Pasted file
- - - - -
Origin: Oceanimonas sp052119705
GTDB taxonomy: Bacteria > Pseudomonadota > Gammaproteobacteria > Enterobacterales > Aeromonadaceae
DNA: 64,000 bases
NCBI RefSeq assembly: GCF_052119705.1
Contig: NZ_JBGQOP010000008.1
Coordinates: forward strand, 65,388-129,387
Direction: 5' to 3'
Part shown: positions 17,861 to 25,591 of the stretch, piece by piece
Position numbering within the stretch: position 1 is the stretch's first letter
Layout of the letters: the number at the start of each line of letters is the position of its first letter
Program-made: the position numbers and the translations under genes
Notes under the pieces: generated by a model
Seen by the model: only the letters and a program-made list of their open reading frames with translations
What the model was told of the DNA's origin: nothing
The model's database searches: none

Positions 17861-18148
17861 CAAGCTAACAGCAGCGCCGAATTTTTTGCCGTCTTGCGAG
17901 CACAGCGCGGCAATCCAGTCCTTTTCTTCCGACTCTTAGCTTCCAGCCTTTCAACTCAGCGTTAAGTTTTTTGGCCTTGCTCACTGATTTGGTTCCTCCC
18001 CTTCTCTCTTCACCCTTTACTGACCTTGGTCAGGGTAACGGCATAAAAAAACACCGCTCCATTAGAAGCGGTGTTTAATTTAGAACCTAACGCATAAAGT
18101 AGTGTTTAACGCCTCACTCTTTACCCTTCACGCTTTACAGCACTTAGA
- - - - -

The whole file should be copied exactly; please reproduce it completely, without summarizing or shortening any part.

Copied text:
Origin: Oceanimonas sp052119705
GTDB taxonomy: Bacteria > Pseudomonadota > Gammaproteobacteria > Enterobacterales > Aeromonadaceae
DNA: 64,000 bases
NCBI RefSeq assembly: GCF_052119705.1
Contig: NZ_JBGQOP010000008.1
Coordinates: forward strand, 65,388-129,387
Direction: 5' to 3'
Part shown: positions 17,861 to 25,591 of the stretch, piece by piece
Position numbering within the stretch: position 1 is the stretch's first letter
Layout of the letters: the number at the start of each line of letters is the position of its first letter
Program-made: the position numbers and the translations under genes
Notes under the pieces: generated by a model
Seen by the model: only the letters and a program-made list of their open reading frames with translations
What the model was told of the DNA's origin: nothing
The model's database searches: none

Positions 17861-18148
17861 CAAGCTAACAGCAGCGCCGAATTTTTTGCCGTCTTGCGAG
17901 CACAGCGCGGCAATCCAGTCCTTTTCTTCCGACTCTTAGCTTCCAGCCTTTCAACTCAGCGTTAAGTTTTTTGGCCTTGCTCACTGATTTGGTTCCTCCC
18001 CTTCTCTCTTCACCCTTTACTGACCTTGGTCAGGGTAACGGCATAAAAAAACACCGCTCCATTAGAAGCGGTGTTTAATTTAGAACCTAACGCATAAAGT
18101 AGTGTTTAACGCCTCACTCTTTACCCTTCACGCTTTACAGCACTTAGA